I find your comments very interesting, even if I don't totally agree with all of them.
Just out of interest, have you taken ukemi from either Seigo Yamaguchi or Gozo Shioda? I didn't meet the latter, but I did have experience receiving Yamaguchi Sensei and what I felt from him I would classify according to my current understanding as "internal" power. One illustration of this is that when he applied nikyo to me I didn't feel at all what I expected: I felt a surge of something (let's call it "power") and lost all my strength. No-one else has given me this feeling. I have heard first-hand accounts of Shioda Sensei which suggest that his aikido too had this effect. Perhaps we simply disagree on what is "internal" and what is "external".
What I do agree with is what you say about "body organisation". No aikido teacher I have come across has ever taught this explicitly, and any skill I have in this comes from my yoga training. Many aikido teachers talk about "correct" posture, and some (including Hiroshi Ikeda and my own teacher, Minoru Kanetsuka) have certainly practised and demonstrated postural exercises that I understand to be aimed at developing internal structural organisation, but none has in my experience taught these coherently, explaining what their purposes and effects are. Nor have I seen an aikido teacher talk about the "frame" or the function of skeletal alignment.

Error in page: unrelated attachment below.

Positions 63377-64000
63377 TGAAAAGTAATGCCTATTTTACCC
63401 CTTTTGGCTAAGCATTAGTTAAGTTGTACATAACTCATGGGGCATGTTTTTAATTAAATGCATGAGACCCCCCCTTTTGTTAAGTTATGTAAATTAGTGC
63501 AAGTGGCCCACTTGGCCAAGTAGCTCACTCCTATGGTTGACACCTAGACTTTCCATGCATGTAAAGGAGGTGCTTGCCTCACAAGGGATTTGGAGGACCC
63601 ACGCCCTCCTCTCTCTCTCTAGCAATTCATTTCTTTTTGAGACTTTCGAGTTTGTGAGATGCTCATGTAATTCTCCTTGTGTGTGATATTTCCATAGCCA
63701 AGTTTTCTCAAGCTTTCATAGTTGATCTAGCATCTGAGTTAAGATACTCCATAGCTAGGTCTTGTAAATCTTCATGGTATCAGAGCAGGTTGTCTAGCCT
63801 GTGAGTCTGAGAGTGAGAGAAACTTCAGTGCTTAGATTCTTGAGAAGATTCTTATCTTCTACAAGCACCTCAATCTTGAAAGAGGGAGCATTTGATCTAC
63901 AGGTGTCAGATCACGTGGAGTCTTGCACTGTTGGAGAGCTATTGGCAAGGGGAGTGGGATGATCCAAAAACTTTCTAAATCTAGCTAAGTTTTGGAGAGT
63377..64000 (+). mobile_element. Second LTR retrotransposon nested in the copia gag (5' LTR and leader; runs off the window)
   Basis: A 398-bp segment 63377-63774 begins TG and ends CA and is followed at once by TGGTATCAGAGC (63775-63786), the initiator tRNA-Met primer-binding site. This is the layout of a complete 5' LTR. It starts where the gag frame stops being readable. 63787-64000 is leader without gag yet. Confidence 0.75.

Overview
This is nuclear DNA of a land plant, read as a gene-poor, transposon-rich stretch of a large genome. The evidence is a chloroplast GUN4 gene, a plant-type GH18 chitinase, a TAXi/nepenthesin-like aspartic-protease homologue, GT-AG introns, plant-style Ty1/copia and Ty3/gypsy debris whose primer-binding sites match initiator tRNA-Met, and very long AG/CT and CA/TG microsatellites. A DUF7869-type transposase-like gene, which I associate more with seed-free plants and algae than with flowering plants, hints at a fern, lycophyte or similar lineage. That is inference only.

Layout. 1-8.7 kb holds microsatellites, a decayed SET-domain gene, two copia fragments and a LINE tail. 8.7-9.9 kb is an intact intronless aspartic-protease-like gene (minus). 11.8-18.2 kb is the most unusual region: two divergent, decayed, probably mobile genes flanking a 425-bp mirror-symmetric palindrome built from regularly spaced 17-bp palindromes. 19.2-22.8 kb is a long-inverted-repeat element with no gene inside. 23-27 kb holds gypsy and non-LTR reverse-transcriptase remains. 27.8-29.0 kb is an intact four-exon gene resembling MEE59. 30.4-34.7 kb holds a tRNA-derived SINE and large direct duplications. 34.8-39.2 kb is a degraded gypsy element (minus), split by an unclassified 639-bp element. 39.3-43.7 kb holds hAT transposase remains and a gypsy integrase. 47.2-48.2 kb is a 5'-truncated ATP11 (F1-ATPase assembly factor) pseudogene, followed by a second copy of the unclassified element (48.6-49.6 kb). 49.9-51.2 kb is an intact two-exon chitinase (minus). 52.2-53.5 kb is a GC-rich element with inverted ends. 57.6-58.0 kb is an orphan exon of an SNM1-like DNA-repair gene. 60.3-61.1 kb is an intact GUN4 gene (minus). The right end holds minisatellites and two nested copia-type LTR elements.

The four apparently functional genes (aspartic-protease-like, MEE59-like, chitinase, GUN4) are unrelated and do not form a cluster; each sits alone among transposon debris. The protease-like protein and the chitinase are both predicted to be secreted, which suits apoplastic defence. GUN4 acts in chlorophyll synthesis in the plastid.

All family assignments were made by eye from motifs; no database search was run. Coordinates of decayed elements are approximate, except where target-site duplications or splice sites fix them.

Alex, thank you for your kind words. One of the great sorrows of my martial arts life is that I never got to train with Yamaguchi Sensei. I have only seen films of him and he looked exquisite. (Also, if I understood Gleason Sensei correctly, he studied Itto ryu)
As alays there is the epistemological problem in that there are a lot of people I've never worked with. But in fifty years there are a lot I have. I think relevant to this discussion is that my teacher for some years, Saotome Sensei first began aikido under Yamaguchi Sensie (or so I believe). I would unhesitatingly extend my comments to Saotome Sensei. He can be exquisite, but I don't think he does techniques in the internal camp. Ikeda sensei is doing some serious investigations into the internal, but, I am pretty sure thay are am import, and I'm pretty sure where they came from.
Part of the problem is that there is an andragogy for teaching the internal, and it is found in Xing Yi, Ba Gua, or Tai Chi. It is every difficult to bring in concepts that can be "spot" applied into another martial art. Perhaps not impossible, but difficult. In my opinion, many of the cannon of aikido techniques have postures that get in the way, so one would have to change kihon to a large extent. Ikeda Sensei has not done that yet, but without someone doing it I'm not sure the grafting of the internal onto aikido will be successful. Another way of stating this is to ask the question, if you want the internal so badly, why study it second hand.
Of course there are those that claim it was always there and they they are rediscovering it. Who am I do say, and I intentionally restricted my comments to an extrapolation from those people I have worked with. Again, there are a lot of people I haven't worked with, but there are a lot I have, and just because someone does something you don't understand doesn't necessary imply one technology or the other.
In any case, regardless of whether this sort of investigation is an import or a native son, it is all healthy and good and probably rises all boats. Again, thank you for your kind worlds